And since we donate to charities that we trust are well-run and are close to our hearts, we don't feel guilty about not giving to every telemarketer who calls asking for money.

armagh444 said...

Maybe part of it is also a reluctance to just fork over money because someone asks, as opposed to because I independently decided to give based on my own research.

I can understand that perspective.

I actually spent some time back when I was 19 working for a fundraising organization. Yes, I was one of those folks who called your house (generic you) to ask for money for the Red Cross or Public Television or for some political candidate. It was one of the more interesting jobs I ever had.

My own approach to telephone solicitations tends to be polite but somewhat cool, with the exception of calls from certain law enforcement associations and veterans groups. But those are groups I am already familiar with, have given to in the past, and want to give to anyway, so the call is more of a prompt for something I would already do than it is a demand.

beansa said...

I like to give time, because I have more time than money, and because I feel more connected to the cause that way. I also give stuff - like my kid's outgrown clothing/toys to the food & clothing bank in my neighborhood. I buy up all the crayons when they're on clearance somewhere and donate them to school, and I'm the friend who'll come do your dishes when you're having a bad week.

There are other ways to be generous too. I have seen you, DBB, be very generous with your legal knowledge in various places. You are certainly never stingy with your opinion, ha ha. Do you get particularly bothered by people asking for donations around the holidays? You've said you're an athiest - do you still celebrate xmas in a secular sorta way? I've always wished there was some sort of fund I could give to for the kids of low-income atheists during the "winter holidays."

hedera said...

I'm with nicole - I have a lot, and I feel I have an obligation to share as much as I can. I am not about to give all I have to the poor; I want to avoid becoming one of them. I think this is really because I was raised by New Deal Democrats (yes, they really were), who believed that those who have should help take care of those who have not.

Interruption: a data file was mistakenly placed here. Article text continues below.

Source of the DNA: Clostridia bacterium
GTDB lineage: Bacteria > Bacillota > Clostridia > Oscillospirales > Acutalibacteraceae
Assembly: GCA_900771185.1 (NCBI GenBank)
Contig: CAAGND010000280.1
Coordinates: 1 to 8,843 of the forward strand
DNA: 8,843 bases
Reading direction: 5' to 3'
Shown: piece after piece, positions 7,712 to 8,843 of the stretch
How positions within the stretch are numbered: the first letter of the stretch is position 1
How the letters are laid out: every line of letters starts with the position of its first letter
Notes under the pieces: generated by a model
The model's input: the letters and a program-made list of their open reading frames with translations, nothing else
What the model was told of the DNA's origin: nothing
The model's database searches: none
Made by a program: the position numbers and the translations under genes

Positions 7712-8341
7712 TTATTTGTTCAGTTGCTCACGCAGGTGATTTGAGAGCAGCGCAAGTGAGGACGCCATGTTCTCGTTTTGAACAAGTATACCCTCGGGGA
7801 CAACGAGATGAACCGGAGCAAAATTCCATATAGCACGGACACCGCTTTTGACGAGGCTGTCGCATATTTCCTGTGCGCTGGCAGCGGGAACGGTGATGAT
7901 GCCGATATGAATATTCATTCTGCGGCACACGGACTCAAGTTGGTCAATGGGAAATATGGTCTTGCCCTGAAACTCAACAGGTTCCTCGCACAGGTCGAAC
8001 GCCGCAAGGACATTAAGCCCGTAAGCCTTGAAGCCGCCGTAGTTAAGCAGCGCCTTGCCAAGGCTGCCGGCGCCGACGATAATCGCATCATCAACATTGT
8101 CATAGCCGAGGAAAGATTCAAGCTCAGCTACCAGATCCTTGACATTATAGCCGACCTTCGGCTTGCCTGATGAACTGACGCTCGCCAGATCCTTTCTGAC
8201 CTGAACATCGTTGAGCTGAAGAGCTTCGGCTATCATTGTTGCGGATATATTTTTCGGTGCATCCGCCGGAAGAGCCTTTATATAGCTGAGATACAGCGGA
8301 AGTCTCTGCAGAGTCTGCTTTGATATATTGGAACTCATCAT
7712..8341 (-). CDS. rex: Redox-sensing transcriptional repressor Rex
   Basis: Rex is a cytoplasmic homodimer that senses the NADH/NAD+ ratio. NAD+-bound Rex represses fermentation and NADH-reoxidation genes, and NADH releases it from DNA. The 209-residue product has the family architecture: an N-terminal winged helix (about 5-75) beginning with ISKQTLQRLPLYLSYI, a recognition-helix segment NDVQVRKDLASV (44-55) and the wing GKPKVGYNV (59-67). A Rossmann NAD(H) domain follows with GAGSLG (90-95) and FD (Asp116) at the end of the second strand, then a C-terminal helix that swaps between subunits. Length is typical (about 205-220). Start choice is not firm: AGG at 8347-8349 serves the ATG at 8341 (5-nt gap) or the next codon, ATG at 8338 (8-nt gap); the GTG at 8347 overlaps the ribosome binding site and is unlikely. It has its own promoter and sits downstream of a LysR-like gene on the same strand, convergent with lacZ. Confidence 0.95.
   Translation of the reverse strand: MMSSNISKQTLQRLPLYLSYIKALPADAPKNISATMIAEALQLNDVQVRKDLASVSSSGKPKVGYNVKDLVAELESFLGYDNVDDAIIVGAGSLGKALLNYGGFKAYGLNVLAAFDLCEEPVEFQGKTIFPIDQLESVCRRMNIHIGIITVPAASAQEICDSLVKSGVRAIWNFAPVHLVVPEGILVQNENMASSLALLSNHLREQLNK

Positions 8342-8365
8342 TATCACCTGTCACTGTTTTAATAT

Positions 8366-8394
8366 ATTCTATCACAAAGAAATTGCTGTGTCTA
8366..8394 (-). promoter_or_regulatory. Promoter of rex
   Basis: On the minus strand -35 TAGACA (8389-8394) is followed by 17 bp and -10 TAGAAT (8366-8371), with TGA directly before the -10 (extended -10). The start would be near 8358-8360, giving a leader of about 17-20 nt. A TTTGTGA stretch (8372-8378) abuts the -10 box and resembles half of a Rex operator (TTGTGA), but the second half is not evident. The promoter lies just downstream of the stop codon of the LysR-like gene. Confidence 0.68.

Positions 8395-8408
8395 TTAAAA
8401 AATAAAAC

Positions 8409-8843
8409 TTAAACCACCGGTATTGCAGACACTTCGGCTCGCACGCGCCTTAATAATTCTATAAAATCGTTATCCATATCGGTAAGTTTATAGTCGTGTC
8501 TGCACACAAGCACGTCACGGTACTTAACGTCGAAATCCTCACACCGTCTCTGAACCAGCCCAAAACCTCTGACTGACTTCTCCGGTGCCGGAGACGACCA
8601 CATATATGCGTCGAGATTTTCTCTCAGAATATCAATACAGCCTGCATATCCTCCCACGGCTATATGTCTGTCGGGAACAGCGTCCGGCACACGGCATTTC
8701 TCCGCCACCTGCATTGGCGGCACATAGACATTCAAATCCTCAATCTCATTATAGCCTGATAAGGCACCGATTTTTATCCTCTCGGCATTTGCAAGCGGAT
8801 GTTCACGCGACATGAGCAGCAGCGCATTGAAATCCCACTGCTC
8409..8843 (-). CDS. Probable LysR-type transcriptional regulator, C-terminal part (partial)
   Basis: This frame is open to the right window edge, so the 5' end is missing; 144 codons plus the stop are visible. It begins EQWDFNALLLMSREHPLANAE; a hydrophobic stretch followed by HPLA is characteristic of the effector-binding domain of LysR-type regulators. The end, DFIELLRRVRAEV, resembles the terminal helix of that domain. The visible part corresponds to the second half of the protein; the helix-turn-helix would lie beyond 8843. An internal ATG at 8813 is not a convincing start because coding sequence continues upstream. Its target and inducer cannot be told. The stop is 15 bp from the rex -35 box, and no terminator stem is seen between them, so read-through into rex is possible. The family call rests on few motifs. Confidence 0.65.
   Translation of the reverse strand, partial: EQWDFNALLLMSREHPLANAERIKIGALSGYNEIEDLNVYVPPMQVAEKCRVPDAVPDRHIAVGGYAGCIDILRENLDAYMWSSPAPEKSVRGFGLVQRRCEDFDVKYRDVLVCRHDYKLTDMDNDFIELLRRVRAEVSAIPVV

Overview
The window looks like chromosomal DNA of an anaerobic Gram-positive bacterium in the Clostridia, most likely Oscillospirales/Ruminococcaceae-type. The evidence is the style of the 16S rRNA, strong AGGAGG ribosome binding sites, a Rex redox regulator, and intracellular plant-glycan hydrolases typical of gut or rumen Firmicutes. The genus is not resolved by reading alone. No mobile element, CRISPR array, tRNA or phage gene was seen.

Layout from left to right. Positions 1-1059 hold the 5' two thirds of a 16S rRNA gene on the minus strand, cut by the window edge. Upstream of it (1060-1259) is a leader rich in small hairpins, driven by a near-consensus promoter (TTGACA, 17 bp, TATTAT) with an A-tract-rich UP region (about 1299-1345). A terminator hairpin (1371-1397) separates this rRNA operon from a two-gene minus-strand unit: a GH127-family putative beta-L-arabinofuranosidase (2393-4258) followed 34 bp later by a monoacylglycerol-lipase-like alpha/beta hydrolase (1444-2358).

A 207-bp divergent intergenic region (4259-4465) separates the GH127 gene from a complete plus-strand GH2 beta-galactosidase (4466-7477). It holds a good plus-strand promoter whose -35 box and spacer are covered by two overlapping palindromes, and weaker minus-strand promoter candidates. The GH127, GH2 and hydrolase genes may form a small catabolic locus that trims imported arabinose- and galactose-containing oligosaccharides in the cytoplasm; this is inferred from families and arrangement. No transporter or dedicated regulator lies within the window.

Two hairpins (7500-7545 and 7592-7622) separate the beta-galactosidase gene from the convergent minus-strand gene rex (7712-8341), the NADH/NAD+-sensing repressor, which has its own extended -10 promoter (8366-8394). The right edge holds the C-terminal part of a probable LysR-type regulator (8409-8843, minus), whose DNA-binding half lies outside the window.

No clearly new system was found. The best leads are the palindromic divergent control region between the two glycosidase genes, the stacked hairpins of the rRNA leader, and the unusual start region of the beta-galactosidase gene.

I'm not an atheist like DBB; but I'm not conventionally religious either. I give to only 2 religious groups and they both work with the poor and homeless, a calling that seems to attract the religious. If there were a secular group that worked with the local homeless, I'd donate to them, but there isn't. But much of my giving is to secular groups, like the local library (which should, dammit, be supported by my taxes, but isn't fully...).

And I don't donate money in response to phone calls either. This gets me some really obnoxious responses from the local police association, I can't imagine why they think being rude to me would make me more likely to donate.

DBB said...

I think it is good to help those who need help (and can't help themselves). I often think of it in life phases as well. Right now, my parents do a lot of charity work, my mother especially - she's semi-retired and she volunteers. My father does as well. But then they don't have any college to save up for, they don't have to buy diapers anymore. They are probably right on track for retirement (as they are there and doing ok).

It is not that I won't give anything now, but I feel partly that I ought to take care of my own family first, and only if there is something left over from that would I consider giving. It makes no sense to starve my own children just so someone else then would have to give me food.

I hate being guilted into giving. Guilt just doesn't work on me - I see it as too much a tool of the religious (and annoyingly self-righteous - it is probably what annoys me about radical liberals the most - "ooo - who is the biggest victim! You must shut up because I'm a bigger victim than you!") If someone tries to guilt me into giving, it just makes me want never to give to that organization ever. The whole United Way extortion thing that every workplace I've been at has annoys me in that way. You can be sure I will never give to the United Way.